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Jack Campbell (Nicolas Cage) has everything a man could want: a swank New York penthouse, a successful career on Wall Street, a silver Ferrari and an endless string of beautiful girlfriends. Then one morning he is shown something he doesn’t have: the love of Kate (Téa Leoni) the woman he left behind when he began his brilliant career. Jack gets a glimpse of the life he could have had, as a family man in the suburbs of New Jersey, and begins to wonder whether his playboy bachelor life is so perfect after all.

Reviewed by Stuart Whitmore:
A Capraesque winter warmer, mixed from equal parts It’s a Wonderful Life and A Christmas Carol, The Family Man should be too sickly sweet a confection for these cynical times—much like the Christmas eggnog Cage’s character is partial too. Instead it’s a well tuned rom com that balances classical leanings with contemporary attitude without making either feel forced.

With nothing new in the "look at what you could have won" concept, a good script, steady direction and solid performances were needed to make The Family Man worth watching, and it has all three. Cage is equally loveable as a driven single man or sweater-wearing suburbanite, reprising the two-faced role, one contented, one conceited, he played so well in Face/Off. But Leoni is the real revelation, her usual frosty demeanour melting away for the role of Kate. It’s a vital part. For the film to work the audience must find Kate adorable enough to believe Jack would give up his old life for her. Leoni is so convincing, the only wonder is why he left her in the first place.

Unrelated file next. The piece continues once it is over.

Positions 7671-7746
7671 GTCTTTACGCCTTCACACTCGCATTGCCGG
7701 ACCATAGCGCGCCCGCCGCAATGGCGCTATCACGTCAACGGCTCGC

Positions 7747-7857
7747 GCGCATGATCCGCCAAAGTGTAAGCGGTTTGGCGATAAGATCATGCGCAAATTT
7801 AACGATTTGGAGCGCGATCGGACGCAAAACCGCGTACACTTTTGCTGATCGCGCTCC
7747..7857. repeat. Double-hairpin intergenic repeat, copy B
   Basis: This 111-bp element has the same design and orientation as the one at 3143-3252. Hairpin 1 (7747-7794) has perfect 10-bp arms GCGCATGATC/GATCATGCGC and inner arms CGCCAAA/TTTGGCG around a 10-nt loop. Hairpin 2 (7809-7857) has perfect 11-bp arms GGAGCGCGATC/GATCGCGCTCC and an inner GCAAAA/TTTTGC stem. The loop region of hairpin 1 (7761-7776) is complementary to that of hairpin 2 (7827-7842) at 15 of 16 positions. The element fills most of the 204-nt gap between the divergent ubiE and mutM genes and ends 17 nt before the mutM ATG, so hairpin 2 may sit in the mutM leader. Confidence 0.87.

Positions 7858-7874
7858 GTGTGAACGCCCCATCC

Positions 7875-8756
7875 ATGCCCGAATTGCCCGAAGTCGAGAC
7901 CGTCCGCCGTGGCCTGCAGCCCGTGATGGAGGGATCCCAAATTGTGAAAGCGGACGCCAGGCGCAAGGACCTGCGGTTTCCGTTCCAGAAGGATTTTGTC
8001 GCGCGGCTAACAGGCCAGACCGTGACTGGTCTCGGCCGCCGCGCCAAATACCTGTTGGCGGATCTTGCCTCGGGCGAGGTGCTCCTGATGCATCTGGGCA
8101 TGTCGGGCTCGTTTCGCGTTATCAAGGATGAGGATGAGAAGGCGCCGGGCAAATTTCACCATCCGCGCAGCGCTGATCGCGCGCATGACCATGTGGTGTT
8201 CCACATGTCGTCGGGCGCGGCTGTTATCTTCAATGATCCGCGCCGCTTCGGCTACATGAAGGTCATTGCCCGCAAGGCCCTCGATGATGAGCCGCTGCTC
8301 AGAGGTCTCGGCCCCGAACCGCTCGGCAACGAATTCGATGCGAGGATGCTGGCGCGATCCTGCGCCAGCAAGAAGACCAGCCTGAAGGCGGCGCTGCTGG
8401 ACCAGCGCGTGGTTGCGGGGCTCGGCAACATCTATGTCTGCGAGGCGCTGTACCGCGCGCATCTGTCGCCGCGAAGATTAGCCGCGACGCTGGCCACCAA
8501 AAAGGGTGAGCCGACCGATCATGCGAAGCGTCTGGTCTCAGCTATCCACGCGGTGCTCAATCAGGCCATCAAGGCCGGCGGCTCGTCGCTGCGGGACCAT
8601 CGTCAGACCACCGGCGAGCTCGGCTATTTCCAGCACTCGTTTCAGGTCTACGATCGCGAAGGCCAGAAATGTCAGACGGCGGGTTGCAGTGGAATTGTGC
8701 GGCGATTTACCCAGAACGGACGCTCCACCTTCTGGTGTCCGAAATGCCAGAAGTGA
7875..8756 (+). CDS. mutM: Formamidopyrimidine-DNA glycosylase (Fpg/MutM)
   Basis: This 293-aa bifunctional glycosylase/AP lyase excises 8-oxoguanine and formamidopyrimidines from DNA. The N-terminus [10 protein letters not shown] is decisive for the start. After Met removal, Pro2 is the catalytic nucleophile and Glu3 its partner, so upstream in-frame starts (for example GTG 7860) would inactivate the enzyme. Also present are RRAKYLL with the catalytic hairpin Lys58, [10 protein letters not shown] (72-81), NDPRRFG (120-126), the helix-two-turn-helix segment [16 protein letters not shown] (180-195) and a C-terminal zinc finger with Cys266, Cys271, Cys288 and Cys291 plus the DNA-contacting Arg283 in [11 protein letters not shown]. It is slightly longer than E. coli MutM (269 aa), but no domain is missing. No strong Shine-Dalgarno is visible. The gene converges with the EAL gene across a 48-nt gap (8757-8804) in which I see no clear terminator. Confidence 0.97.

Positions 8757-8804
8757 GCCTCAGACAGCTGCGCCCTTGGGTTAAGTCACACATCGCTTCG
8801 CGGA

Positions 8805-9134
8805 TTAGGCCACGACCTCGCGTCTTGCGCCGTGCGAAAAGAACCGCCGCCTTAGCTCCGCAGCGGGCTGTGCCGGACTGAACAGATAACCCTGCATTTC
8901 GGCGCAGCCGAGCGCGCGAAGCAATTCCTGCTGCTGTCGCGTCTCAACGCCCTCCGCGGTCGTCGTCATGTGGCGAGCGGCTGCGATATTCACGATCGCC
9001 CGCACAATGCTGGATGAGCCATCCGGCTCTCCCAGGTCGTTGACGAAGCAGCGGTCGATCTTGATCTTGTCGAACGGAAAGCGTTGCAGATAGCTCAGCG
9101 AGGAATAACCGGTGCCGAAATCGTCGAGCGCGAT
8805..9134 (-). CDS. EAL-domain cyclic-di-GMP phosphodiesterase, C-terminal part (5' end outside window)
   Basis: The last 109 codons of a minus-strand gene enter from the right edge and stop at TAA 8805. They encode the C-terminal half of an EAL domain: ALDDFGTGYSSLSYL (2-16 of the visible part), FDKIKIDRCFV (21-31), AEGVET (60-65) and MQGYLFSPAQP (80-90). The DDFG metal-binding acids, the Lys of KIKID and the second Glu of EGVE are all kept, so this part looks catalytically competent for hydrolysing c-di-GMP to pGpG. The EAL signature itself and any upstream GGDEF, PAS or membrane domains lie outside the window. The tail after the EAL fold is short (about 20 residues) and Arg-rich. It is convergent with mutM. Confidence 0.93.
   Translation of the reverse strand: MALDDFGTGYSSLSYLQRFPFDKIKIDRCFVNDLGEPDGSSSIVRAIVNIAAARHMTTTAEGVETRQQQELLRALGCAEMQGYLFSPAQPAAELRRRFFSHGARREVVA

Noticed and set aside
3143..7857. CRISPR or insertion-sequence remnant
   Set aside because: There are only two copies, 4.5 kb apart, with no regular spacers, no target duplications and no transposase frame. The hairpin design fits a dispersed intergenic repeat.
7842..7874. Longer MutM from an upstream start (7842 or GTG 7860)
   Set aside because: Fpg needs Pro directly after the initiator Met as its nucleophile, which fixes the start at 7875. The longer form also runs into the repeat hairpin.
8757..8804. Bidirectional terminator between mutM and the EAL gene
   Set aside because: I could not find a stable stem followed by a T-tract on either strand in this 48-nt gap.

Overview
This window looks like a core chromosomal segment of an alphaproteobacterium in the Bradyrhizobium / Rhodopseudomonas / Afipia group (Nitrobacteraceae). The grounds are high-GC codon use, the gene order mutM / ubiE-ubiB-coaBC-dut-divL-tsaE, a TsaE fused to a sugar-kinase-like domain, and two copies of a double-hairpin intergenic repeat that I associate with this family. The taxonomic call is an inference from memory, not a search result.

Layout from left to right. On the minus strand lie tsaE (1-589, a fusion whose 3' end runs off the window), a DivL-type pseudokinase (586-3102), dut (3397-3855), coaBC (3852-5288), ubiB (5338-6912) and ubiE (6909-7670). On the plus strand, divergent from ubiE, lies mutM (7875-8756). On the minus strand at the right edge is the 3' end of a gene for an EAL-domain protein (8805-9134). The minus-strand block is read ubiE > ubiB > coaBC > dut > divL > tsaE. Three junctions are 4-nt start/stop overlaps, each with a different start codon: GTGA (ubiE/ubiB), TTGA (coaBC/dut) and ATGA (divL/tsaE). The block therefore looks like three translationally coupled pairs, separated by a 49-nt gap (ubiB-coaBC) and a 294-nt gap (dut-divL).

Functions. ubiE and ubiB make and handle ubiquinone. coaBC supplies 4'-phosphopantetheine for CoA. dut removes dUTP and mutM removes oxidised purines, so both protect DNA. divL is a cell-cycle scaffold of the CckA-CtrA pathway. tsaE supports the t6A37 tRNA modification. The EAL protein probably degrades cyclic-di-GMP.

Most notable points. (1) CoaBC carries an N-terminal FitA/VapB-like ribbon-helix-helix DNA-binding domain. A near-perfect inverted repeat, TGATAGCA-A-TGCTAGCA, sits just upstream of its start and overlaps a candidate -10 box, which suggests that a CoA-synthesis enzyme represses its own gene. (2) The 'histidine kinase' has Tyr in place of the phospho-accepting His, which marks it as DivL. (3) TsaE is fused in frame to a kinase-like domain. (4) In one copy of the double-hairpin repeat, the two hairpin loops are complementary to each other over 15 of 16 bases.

Three audio commentaries are probably more than you need for fare such as this, but Ratner is nicely effusive in his, showing all the childish excitement for the film that got him the gig in the first place, and it’s always interesting to get into the head of a great composer such as Danny Elfman, here shedding his Gothic tendencies for a classic score. There’s also plenty more padding to flick through, including some classic Cage moments in the out-takes. All in all a nice surprise and a perfect movie to add to your Christmas Day playlist.

Published December 27, 2001

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CAST: Nicolas Cage, Téa Leoni, Don Cheadle, Saul Rubinek, Jeremy Piven

DIRECTOR: Brett Ratner

RUNNING TIME: 121 minutes

DVD DISTRIBUTOR: Roadshow Home Ent
DVD RELEASE: Aug 8, 2001

SPECIAL FEATURES: Widescreen 2.35:1; Dolby Digital 5.1; 3 audio commentaries (director, producer, music director); The Making of The Family Man; Deleted scenes + out-takes; Talent profiles; Theatrical trailer; Music video; Montage; Alternate opening title sequence; Subtitles: English for the hearing impaired.

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